“I know the move to hybrid learning has been another new challenge,” she said, in the video obtained by the Star. “The most important principles … are the continuation of learning for students and their connection to their home school. This allows students to stay connected to teachers and peers.”

In an interview, YRDSB’s associate director Steven Reid said the training was arranged quickly because “our educators were asking for this professional learning now, and we wanted to provide it as quickly as possible,” he said.

Reid said there were more than “20,000 streams” that logged on over the course of the day, which he said meant that at some point the 10,000 educators, including teachers and principals, were likely tuned in. “Based on those numbers, we feel that we have a large number of people who participated,” he said.

But a number of teachers and staff who spoke with the Star said the problems with the training day began even before the event started:

And a report obtained by the Star that included feedback from central staff — including those who were tasked with setting up and organizing the daylong program — said there were concerns about how the plans came together.

“We worked under unreasonable timelines to create content that would be meaningful for our colleagues. We were forced to deliver this learning in a way that made no pedagogical sense,” wrote one staff member.

Another said: “Short notice was overwhelming for the facilitators. Not enough time to digest the amount of information that was communicated. We rose to the occasion, but at what cost?”

Reid said much of the overall feedback he received was positive and useful, giving the board ideas of what they can work on in future professional learning sessions.

He said despite some of the challenges that came with planning and executing the day, it was important for the sessions to take place: “We know that there are challenges, this is a pandemic response. We aren’t expecting teachers to be experts right now. This is a learning journey. What we want to do is to continue to provide training for them to slowly and incrementally develop their practices.”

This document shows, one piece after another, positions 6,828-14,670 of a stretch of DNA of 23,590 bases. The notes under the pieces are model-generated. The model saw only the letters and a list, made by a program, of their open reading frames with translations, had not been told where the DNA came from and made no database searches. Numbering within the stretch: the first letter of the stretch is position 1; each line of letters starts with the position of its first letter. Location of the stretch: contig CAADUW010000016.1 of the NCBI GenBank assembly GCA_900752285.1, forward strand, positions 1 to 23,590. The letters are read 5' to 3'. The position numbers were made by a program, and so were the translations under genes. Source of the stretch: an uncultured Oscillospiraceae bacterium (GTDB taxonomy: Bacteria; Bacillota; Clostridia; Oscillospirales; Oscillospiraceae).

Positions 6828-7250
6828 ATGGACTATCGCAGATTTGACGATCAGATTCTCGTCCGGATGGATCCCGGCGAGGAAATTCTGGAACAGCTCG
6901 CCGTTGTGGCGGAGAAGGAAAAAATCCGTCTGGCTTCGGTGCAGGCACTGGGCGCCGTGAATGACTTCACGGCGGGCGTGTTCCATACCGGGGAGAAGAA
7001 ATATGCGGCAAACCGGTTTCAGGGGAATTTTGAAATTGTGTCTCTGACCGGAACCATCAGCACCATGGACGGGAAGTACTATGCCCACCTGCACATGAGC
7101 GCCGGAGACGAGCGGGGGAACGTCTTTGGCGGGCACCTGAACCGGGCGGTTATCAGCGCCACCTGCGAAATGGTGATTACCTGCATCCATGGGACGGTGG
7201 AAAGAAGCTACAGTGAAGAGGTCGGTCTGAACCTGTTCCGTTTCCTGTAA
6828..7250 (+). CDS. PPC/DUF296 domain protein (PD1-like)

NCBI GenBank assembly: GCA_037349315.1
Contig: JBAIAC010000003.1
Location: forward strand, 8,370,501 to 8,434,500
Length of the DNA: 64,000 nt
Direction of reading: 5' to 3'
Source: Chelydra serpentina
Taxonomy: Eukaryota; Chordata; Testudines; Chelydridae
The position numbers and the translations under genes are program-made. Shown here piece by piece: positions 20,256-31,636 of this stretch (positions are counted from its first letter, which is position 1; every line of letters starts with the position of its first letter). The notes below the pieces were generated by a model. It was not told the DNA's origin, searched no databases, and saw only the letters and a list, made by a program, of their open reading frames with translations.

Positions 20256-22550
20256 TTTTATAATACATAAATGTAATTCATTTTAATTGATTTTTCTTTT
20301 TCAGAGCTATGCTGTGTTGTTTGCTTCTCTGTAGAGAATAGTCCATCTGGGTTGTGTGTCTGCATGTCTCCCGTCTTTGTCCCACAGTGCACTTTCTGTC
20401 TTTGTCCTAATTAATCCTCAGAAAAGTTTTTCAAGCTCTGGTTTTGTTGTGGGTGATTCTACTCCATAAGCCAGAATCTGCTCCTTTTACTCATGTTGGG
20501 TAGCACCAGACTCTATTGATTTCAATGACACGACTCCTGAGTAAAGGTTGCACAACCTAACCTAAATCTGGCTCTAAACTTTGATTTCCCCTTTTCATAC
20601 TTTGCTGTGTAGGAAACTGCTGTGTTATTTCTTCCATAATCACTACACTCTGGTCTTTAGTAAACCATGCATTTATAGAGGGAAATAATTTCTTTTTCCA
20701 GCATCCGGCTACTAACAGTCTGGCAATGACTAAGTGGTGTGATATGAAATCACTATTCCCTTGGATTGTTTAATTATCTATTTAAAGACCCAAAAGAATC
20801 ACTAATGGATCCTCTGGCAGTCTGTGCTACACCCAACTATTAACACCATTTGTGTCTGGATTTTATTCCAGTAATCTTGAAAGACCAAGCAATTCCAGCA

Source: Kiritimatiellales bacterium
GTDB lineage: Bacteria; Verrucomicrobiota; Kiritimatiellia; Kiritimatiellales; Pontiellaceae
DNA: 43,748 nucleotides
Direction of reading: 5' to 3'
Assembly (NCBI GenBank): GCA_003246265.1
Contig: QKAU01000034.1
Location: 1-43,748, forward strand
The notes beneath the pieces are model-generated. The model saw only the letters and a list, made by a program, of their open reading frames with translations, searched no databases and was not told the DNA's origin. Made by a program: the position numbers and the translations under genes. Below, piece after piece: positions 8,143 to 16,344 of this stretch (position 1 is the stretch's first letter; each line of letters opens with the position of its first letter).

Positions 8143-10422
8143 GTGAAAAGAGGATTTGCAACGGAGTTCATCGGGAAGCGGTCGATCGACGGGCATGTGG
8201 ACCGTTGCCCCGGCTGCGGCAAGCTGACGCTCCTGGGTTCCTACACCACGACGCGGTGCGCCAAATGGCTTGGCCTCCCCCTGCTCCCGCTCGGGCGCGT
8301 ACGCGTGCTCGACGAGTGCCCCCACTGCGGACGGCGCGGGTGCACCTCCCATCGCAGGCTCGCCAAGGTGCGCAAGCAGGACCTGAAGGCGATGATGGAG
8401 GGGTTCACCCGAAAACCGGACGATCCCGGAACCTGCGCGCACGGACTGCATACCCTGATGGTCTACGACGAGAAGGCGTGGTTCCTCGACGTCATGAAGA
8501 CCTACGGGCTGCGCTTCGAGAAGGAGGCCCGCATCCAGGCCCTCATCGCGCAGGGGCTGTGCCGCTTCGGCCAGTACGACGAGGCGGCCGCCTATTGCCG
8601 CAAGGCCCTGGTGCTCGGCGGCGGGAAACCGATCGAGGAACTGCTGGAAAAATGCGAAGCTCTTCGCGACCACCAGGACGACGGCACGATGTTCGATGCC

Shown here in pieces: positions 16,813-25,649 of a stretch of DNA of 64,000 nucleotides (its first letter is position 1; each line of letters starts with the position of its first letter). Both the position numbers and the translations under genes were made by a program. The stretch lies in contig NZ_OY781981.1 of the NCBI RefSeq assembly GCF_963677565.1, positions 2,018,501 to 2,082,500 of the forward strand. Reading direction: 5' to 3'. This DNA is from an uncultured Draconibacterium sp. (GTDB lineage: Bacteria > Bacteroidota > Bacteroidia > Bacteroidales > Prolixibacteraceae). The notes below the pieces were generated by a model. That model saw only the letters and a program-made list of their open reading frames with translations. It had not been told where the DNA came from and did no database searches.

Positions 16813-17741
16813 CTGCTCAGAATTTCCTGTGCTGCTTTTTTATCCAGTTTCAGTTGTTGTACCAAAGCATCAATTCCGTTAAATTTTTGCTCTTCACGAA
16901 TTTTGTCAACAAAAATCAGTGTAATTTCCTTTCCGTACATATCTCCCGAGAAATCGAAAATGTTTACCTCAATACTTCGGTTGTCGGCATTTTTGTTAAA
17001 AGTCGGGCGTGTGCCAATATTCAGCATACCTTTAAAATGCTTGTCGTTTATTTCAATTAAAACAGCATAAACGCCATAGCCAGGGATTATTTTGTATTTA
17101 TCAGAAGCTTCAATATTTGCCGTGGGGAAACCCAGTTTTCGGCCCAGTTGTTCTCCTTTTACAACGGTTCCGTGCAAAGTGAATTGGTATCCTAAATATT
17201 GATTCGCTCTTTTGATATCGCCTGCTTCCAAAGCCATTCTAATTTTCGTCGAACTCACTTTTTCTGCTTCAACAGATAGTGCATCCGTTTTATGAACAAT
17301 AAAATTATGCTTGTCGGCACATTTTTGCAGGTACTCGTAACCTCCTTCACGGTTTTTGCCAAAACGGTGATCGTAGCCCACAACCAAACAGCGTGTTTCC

One Grade 9 high school science teacher, who asked for anonymity to speak freely, said while there is no good way to “teach hybrid,” the way the board has gone about it has come across as disrespectful to teachers and staff.

“If they had put some thought into the training, it would have made staff feel more appreciated, instead of right now, where all we are told is: we know staff are stressed out; it’s a learning curve; they will figure it out,” she said. “But you are not willing to listen to staff feedback, or include us in the discussion and ask our opinions.”

Grade 4 teacher Leon says the way the board has gone about its decision-making process around both hybrid and the most recent training has left her and her peers even more frustrated.

“I feel like we are drowning and now someone is asking if they can, maybe, help us learn to swim, when what we need is to be pulled from the water,” said Leon. “Hybrid is something that, I feel, our system will pay for, for years to come.”